Needless to say, whenever a child is struck with an illness, the parents immediately start looking for the solution to reverse the condition. When Scarlet Fever strikes, manifested by sore throat, rash, and itching, parents desperately try anything to stop it! This has become even more common since 2015 due to the increase in the prevalence of scarlet fever cases. The good news is that modern medicine has developed new ways to address the symptoms and reverse the condition.
How Do You Get Scarlet Fever?
Streptococcus bacteria infects children by releasing toxins and children who are more susceptible to it are the most prone to getting Scarlet Fever. Consequently, they experience rash on the face, neck, back, and chest, while the area surrounding the mouth is left intact.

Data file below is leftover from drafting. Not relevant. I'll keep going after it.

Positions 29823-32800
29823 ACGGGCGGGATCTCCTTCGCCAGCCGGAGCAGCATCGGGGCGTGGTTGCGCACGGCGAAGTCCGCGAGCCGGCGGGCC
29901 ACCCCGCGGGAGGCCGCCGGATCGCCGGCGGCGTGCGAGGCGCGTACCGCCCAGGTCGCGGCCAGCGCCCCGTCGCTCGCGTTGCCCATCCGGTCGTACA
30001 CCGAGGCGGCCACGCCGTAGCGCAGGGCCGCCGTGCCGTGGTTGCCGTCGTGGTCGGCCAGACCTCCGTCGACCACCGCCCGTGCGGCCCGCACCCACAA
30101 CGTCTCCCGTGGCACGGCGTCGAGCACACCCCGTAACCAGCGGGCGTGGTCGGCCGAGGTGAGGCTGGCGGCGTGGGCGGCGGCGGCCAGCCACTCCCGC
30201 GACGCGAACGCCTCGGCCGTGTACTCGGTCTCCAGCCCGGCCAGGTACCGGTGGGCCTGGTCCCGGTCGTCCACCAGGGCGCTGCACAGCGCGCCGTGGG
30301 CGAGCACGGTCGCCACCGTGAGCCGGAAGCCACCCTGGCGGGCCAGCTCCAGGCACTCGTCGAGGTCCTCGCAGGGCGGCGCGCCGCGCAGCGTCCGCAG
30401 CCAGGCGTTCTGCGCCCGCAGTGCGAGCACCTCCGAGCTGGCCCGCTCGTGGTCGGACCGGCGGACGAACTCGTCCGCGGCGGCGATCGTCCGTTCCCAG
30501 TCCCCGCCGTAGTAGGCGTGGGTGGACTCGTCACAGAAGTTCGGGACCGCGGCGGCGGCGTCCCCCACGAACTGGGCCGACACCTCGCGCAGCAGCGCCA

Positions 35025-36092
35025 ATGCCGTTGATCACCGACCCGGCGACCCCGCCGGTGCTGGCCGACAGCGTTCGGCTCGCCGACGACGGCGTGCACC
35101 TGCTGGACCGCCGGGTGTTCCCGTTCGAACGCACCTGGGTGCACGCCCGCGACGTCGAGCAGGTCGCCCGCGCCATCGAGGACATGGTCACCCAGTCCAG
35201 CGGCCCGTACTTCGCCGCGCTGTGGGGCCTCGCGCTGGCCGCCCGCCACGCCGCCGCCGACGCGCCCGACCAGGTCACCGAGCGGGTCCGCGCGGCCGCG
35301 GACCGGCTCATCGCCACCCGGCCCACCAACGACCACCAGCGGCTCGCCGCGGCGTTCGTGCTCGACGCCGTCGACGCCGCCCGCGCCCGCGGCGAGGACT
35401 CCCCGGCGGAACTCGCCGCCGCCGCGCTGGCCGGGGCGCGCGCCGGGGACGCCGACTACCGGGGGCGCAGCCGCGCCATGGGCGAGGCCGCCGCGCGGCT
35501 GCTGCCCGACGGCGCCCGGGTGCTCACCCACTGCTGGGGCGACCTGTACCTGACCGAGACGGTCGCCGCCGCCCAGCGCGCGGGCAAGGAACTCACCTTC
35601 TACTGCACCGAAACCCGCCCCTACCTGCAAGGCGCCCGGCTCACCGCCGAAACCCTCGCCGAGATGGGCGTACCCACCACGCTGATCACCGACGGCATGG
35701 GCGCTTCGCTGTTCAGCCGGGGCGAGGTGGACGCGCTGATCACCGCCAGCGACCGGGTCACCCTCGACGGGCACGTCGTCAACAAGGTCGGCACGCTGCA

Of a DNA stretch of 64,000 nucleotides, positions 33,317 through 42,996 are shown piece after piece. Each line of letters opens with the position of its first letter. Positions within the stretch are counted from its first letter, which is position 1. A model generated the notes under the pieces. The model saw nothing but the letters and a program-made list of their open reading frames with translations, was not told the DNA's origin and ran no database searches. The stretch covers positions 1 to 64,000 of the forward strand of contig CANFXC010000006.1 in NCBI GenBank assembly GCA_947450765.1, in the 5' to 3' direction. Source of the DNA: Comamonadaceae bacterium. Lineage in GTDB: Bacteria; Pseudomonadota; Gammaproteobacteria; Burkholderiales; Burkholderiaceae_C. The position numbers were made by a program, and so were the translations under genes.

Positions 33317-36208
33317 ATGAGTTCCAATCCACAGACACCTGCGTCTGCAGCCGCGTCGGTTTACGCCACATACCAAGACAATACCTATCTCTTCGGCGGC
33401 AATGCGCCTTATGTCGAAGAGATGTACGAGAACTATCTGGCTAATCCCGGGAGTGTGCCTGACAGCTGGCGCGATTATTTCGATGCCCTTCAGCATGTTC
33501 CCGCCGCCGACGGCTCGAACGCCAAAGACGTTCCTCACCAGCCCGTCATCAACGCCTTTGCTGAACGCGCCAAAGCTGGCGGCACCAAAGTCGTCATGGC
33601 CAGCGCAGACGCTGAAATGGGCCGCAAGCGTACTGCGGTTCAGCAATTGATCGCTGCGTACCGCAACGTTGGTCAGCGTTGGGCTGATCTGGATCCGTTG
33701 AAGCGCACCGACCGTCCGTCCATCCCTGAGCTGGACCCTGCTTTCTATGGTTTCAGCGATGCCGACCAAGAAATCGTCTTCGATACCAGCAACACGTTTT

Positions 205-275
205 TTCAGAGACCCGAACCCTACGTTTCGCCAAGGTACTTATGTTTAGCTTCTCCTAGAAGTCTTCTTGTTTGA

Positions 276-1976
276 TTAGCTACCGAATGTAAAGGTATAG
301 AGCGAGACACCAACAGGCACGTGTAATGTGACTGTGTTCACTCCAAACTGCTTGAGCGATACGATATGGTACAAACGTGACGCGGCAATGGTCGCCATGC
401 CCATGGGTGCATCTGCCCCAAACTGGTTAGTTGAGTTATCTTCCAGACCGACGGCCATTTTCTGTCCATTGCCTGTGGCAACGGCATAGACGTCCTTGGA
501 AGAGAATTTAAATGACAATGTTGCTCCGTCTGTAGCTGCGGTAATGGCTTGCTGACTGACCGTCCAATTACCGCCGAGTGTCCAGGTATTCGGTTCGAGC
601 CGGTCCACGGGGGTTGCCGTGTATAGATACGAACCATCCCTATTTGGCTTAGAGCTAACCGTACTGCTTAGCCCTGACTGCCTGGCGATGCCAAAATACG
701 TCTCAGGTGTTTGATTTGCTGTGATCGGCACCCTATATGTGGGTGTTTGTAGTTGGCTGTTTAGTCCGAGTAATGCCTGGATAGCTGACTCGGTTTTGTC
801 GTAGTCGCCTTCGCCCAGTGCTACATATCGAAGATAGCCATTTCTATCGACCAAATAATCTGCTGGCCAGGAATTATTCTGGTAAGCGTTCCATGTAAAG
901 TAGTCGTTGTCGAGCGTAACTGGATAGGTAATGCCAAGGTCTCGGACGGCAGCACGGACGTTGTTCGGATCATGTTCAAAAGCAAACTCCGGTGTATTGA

Within 6 days the skin begins to peel off, along with other symptoms:
Swollen neck glands
High Fever (101°F)
First, note that this infection is contagious, meaning that you should limit the contact your child has with other kids. Your child shouldn’t go out until the infection is completely cured and their toothbrushes need to be separated from the ones other family members use.
The treatment involves use of 10-days of antibiotics. While the symptoms may improve sooner, you still need to continue giving your child the antibiotic treatment. Wait 24 hours once the symptoms have subsided prior sending them to school.
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